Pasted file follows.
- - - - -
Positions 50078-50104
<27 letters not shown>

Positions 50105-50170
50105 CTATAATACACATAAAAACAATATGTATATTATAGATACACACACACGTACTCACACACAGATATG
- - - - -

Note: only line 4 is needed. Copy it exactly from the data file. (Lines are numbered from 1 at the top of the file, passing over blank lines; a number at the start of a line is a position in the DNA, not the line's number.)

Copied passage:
50105 CTATAATACACATAAAAACAATATGTATATTATAGATACACACACACGTACTCACACACAGATATG